I watch Premier Jason Kenney awkwardly pose during the photo shoot for this article. The photographer asks, “Is there any other way you’d like to sit that’s more comfortable in the chair?” The art director suggests he does something natural with his hands; they’ve been resting clenched on his lap. His smile lacks genuineness. His mind must be somewhere else — maybe on the upcoming leadership review, which, when this photo shoot happens, is less than a month away in April. Kenney doesn’t know it yet, but he will get barely more than 50 per cent support of his party’s membership — and this will lead him to announce his intention to resign as leader of the Tories.
I think, Finally, someone who’s worse at getting their picture taken than me.
Kenney tries to lighten the mood with a joke about how if he’d known the photo shoot would be so professional, he “would’ve worn a fresh shirt.” The joke doesn’t land, but his nearby staffers laugh politely.
In this moment, though I’ve found many of his policies repugnant for how they attacked or neglected queer and racialized folks and those with disabilities, I start to sympathize with him. I think that, like me, he must experience a lot of anxiety.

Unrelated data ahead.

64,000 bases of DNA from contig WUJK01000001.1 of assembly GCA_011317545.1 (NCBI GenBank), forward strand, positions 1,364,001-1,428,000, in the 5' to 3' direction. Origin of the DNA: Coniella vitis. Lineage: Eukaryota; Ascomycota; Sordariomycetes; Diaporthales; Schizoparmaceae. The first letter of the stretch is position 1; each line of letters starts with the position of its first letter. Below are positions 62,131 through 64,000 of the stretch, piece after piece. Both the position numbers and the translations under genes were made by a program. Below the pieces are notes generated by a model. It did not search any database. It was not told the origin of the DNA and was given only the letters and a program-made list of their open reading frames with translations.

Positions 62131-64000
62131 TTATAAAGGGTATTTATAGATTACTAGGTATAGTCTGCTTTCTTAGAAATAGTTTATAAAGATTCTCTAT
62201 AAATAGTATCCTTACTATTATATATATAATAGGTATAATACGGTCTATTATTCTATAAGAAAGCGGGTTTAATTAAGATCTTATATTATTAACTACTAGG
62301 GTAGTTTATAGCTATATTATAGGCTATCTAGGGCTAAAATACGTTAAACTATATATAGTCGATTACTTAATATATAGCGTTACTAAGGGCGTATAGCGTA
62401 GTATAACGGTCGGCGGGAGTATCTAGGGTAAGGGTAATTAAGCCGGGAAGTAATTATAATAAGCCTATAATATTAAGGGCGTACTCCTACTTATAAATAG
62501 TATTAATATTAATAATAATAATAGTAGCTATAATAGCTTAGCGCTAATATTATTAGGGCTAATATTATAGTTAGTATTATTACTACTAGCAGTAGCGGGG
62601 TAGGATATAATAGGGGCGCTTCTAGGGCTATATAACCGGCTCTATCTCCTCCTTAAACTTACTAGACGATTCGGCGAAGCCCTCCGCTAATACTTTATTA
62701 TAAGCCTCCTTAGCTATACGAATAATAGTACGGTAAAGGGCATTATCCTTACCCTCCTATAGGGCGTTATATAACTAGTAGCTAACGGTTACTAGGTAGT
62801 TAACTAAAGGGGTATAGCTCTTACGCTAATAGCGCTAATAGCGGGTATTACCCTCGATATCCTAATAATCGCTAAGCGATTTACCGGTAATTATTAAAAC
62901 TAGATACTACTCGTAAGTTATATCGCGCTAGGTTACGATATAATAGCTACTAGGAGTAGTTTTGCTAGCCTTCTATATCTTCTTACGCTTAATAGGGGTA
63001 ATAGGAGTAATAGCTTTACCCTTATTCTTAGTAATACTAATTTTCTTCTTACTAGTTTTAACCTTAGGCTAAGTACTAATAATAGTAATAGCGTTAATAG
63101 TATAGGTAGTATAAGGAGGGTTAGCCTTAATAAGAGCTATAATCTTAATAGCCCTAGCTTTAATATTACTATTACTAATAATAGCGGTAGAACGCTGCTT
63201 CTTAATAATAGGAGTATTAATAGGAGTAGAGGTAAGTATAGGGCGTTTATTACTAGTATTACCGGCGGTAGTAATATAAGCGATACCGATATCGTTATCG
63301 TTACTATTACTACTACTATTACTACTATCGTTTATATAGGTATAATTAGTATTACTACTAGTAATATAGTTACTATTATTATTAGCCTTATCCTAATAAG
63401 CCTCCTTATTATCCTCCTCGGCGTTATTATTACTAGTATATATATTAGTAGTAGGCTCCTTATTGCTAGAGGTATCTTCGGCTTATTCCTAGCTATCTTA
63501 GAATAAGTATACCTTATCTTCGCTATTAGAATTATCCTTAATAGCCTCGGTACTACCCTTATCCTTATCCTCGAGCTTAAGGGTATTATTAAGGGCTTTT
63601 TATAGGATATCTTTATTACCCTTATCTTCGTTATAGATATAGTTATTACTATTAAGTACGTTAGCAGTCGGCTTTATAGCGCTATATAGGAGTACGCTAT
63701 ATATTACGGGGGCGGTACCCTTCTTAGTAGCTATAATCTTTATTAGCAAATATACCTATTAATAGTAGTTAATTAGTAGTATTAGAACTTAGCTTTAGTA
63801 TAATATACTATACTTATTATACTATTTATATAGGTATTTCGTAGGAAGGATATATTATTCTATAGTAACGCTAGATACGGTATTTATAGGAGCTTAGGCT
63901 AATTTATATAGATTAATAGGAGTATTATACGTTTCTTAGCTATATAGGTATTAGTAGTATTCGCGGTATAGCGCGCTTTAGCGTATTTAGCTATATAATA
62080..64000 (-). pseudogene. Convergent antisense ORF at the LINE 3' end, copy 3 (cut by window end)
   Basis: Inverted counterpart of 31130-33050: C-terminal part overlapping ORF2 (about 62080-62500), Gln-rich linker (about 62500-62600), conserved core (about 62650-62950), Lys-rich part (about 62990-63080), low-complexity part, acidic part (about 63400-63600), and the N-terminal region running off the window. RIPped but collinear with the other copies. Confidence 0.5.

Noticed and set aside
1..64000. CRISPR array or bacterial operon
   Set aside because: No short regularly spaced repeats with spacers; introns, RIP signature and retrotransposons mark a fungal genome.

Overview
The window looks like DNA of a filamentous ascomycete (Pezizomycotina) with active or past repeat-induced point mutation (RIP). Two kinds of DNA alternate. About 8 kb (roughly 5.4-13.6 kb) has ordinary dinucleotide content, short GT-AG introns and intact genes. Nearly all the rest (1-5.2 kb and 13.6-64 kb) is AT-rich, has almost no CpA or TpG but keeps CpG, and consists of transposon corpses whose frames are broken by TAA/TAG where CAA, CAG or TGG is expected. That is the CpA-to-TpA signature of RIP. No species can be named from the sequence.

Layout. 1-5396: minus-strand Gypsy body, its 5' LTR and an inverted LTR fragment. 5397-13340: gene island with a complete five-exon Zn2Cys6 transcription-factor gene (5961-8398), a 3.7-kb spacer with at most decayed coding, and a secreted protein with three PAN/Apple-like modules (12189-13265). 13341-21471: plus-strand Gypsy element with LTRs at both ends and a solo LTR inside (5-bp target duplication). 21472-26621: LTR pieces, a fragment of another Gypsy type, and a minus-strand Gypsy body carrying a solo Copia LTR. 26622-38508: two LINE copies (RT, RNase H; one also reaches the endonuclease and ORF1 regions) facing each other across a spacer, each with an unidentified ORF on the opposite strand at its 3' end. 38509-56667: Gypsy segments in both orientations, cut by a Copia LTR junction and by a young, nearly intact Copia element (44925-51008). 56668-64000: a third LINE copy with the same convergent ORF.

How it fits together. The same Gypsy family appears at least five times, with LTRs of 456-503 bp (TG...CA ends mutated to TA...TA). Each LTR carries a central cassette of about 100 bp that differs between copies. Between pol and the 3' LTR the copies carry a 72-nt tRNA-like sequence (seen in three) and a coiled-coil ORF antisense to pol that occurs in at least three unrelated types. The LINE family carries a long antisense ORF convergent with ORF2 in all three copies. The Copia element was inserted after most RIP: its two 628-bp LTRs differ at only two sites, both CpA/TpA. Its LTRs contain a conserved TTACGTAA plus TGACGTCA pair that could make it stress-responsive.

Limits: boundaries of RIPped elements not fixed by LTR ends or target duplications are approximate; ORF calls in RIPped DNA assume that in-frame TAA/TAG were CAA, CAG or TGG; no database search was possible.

I’m afraid of failing and letting people down — and my work as a bookshop owner and freelance writer has nowhere near as fatal of consequences as being the premier of a province could. Over two years into a pandemic, I’m afraid of catching COVID and being stuck with the various effects of long COVID. I’m afraid that the gentle queer kids who are looking for safe spaces to explore and understand their identities will never be able to grow into and celebrate their true selves. I’m afraid of how climate change will affect our world; an August 2021 report from IPCC says the Earth’s average surface temperature has increased by 1.1 degrees Celsius over the past century due to greenhouse gas emissions. But, our government invested $1.5 billion (and lost) on the now-cancelled Keystone XL pipeline.
Kenney first entered political service in 1997 as a federal MP for the Calgary Southeast riding, where he served in various cabinet positions under then-prime minister Stephen Harper until 2015.
“I was quite exhausted from 19 years in the federal parliament, and, in 10 of those years in the Harper government, leading often multiple ministries at the same time,” says Kenney. “That three-month 2015 federal election campaign was especially gruelling for me. I was done. I just wanted to leave politics. I wanted to have a normal life, by which I mean have a job where you could have your weekends and evenings off occasionally.”
Though the Tories lost the 2015 election, Kenney won the race in Calgary Midnapore with ease, earning 66.7 per cent of the votes from 63,562 eligible ballots cast. He left the MP role in 2017, after which his Conservative replacement, Stephanie Kusie, got more than 77 per cent of the vote in the byelection.